Faces of Northern Ghana

As the week continues, I can feel the emotional weight of the number of humans we have treated and come in contact with.  This is the result of witnessing numerous sick and crying children, a man sporting a Santa Claus hat with Santa boots that were missing a heel (and so many others without adequate basic essentials clothing items), and a common sight is people walking miles for food and clean water. In addition, our medical team has seen patients in remote villages who require very basic surgeries which they cannot afford, or needing antibiotics which they have not obtained.  In some cases individuals who lack care have minor injuries which become seriously infected and even terminal if left untreated.  Several of the villages we served this week displayed signs of almost every resident having worms due to poor hygiene or understanding about what exactly can give a person worms…  The list goes on and it begins to weigh on you.

Is ignorance truly bliss or is it merely ignorance?  The myriad of emotions cause me to wax between two worlds.  On the one side I contemplate selling all I have to meet the needs of one or two villages.  On the other end of the spectrum I wrestle with a deep yearning to return home to the comforts of America. What is the healthy balance?  What is our responsibility?  When I consider selling everything, I then consider the idea that I would be left with nothing and no longer be able to help meet certain needs.  When I sat around the table and listened to our doctors, they discussed treating every village for the worm epidemic that gave them stomach issues.  They speculated about the idea that although they had been treated, the worms would most likely return in short order if people continue living life in the same previous manner, not completely understanding the importance of hygiene.  The discussion was discouraging and it felt like what we have been doing was merely a drop in a 50 ton bucket.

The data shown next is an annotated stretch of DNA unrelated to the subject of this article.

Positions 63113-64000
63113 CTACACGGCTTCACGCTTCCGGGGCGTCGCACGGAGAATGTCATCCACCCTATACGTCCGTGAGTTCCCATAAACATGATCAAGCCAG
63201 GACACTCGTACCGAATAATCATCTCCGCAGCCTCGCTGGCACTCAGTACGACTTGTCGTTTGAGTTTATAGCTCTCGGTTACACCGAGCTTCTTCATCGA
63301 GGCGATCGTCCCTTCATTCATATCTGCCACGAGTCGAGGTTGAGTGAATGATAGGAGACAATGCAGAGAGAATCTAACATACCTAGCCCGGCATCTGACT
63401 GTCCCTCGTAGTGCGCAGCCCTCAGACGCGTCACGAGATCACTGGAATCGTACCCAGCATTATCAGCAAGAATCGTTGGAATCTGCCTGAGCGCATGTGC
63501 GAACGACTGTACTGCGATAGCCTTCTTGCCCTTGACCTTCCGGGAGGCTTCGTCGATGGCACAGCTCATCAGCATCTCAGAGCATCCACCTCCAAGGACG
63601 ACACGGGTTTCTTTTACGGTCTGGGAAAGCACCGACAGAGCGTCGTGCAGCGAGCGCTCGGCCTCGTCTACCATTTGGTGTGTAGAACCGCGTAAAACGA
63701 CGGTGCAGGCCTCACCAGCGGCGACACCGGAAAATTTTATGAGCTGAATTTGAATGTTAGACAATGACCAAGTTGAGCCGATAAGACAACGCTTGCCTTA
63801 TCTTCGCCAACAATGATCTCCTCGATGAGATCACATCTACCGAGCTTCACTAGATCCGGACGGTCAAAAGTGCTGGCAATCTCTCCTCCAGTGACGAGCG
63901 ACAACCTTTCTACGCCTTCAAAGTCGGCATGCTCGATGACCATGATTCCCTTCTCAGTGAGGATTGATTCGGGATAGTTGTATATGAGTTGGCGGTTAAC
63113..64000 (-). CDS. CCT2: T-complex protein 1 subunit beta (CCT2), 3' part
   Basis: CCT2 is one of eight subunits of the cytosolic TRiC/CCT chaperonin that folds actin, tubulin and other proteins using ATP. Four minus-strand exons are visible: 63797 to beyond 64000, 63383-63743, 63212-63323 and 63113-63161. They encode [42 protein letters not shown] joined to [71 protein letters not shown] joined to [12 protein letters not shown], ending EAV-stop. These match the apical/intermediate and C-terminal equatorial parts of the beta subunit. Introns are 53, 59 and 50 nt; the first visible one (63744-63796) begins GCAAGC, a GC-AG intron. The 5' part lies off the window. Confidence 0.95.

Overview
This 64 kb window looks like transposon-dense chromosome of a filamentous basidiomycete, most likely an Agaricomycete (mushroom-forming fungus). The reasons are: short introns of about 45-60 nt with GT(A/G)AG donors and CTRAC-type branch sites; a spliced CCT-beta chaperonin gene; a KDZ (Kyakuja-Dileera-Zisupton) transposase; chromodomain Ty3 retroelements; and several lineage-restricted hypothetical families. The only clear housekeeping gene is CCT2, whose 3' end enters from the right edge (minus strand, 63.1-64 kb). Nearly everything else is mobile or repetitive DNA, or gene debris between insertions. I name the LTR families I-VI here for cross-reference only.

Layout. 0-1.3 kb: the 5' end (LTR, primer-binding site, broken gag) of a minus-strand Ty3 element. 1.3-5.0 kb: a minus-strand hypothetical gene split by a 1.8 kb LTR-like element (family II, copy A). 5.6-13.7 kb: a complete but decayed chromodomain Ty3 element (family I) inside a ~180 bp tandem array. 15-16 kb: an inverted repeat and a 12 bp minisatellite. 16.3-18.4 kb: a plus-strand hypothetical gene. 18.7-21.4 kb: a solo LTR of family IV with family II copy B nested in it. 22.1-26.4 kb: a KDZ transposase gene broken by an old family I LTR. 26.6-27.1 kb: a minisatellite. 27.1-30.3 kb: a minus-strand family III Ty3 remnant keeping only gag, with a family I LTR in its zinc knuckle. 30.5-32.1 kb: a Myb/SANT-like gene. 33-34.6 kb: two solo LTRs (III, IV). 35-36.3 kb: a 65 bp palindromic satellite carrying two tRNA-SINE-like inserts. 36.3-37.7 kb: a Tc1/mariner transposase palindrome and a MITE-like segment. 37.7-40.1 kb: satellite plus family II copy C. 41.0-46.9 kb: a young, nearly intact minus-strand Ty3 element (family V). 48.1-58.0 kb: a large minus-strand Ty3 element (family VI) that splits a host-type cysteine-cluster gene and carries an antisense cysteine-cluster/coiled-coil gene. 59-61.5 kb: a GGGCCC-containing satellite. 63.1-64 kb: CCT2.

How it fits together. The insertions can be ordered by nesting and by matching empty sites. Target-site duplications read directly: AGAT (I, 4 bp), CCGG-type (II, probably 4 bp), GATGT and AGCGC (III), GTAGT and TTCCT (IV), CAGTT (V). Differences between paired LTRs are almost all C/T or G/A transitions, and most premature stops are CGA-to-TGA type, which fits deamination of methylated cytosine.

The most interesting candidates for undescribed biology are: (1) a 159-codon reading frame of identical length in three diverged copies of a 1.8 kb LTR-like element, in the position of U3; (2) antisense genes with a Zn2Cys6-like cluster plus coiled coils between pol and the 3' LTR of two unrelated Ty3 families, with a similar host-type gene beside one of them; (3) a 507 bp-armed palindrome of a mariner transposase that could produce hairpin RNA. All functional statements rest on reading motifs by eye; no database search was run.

In Matthew chapter 25, Jesus speaks of God separating a flock of sheep from a herd of goats. He likens that illustration to human behavior and compares the “goats”, to those who neglect the needs of those around them; while he compared the “sheep” to those who took action to help and yet the hardly seem aware of their impact. I wonder what it means to do enough. I don”t have the balance right nor the complete answer, but if you are looking for a way to get involved, consider a trip like this one or simply purpose in your heart to show the love of Jesus to those in your area by meeting tangible needs that they are unable to meet.  That could take the form of  showing up at their bedside, visiting a prison cell, listening to someone who is hurting…  I am not so sure we can ever do enough but does that answer let us off the hook? I am not trying to stir up feelings of guilt – I am merely recording my thoughts and feelings as I come to the conclusion of an emotional week.

On a side note, one true need that we encountered this week, was that of the daughter of Sulamana, the pastor to the two remote villages that we visited yesterday.  His daughter had an accident months ago, which left her left eye infected and without vision to this day. She traveled a hundred miles to have the eye treated in a hospital in Kumasi, Ghana.  However, she was turned away since she lacked the necessary funds for the procedure. We are presently inquiring as to the precise cost to help her get treated so that she might see clearly. Please email me if you are interested in being a part of her solution or joining us on a future trip: will@enduranceleadership.org.